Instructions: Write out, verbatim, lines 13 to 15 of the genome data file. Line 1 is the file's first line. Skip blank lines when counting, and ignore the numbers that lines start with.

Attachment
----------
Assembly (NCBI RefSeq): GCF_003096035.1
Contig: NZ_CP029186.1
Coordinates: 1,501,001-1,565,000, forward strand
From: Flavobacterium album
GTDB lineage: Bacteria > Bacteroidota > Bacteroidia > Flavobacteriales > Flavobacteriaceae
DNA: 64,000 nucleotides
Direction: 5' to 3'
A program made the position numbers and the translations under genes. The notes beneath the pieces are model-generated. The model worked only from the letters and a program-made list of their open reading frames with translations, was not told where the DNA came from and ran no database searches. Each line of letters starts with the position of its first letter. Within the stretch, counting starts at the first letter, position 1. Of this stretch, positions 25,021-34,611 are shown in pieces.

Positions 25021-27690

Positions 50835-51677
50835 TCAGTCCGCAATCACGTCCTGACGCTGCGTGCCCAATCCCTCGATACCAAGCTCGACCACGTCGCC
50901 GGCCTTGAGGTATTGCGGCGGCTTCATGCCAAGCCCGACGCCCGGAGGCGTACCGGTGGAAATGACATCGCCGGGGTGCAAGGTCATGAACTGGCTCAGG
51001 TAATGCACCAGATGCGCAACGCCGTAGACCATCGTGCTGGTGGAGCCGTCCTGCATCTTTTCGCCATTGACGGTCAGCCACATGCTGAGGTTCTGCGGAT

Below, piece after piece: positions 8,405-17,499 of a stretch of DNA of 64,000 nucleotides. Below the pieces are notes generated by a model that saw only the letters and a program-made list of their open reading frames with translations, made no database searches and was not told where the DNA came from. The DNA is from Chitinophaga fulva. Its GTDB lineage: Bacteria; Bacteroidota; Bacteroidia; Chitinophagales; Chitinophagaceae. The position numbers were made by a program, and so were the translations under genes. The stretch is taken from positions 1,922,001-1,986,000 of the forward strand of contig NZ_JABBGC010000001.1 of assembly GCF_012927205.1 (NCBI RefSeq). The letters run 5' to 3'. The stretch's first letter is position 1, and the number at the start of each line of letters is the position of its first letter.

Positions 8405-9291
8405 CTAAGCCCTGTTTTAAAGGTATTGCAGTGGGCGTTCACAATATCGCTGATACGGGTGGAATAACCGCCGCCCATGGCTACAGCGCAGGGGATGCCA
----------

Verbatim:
51001 TAATGCACCAGATGCGCAACGCCGTAGACCATCGTGCTGGTGGAGCCGTCCTGCATCTTTTCGCCATTGACGGTCAGCCACATGCTGAGGTTCTGCGGAT

Below, piece after piece: positions 8,405-17,499 of a stretch of DNA of 64,000 nucleotides. Below the pieces are notes generated by a model that saw only the letters and a program-made list of their open reading frames with translations, made no database searches and was not told where the DNA came from. The DNA is from Chitinophaga fulva. Its GTDB lineage: Bacteria; Bacteroidota; Bacteroidia; Chitinophagales; Chitinophagaceae. The position numbers were made by a program, and so were the translations under genes. The stretch is taken from positions 1,922,001-1,986,000 of the forward strand of contig NZ_JABBGC010000001.1 of assembly GCF_012927205.1 (NCBI RefSeq). The letters run 5' to 3'. The stretch's first letter is position 1, and the number at the start of each line of letters is the position of its first letter.

Positions 8405-9291